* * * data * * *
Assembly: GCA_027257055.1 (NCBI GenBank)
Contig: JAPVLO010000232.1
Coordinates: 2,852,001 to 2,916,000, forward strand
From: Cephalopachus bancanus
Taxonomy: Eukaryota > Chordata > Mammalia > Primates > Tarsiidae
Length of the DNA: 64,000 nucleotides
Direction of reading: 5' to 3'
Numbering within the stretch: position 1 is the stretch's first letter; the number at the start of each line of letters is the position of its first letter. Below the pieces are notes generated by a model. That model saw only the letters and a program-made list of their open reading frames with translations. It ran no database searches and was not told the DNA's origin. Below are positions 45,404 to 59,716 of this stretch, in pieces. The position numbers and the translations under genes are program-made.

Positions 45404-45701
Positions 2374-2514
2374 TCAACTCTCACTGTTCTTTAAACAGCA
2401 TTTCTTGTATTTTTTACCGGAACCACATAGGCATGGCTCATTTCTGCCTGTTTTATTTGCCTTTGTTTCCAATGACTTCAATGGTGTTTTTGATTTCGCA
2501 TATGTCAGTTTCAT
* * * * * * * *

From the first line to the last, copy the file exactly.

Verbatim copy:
Assembly: GCA_027257055.1 (NCBI GenBank)
Contig: JAPVLO010000232.1
Coordinates: 2,852,001 to 2,916,000, forward strand
From: Cephalopachus bancanus
Taxonomy: Eukaryota > Chordata > Mammalia > Primates > Tarsiidae
Length of the DNA: 64,000 nucleotides
Direction of reading: 5' to 3'
Numbering within the stretch: position 1 is the stretch's first letter; the number at the start of each line of letters is the position of its first letter. Below the pieces are notes generated by a model. That model saw only the letters and a program-made list of their open reading frames with translations. It ran no database searches and was not told the DNA's origin. Below are positions 45,404 to 59,716 of this stretch, in pieces. The position numbers and the translations under genes are program-made.

Positions 45404-45701
Positions 2374-2514
2374 TCAACTCTCACTGTTCTTTAAACAGCA
2401 TTTCTTGTATTTTTTACCGGAACCACATAGGCATGGCTCATTTCTGCCTGTTTTATTTGCCTTTGTTTCCAATGACTTCAATGGTGTTTTTGATTTCGCA
2501 TATGTCAGTTTCAT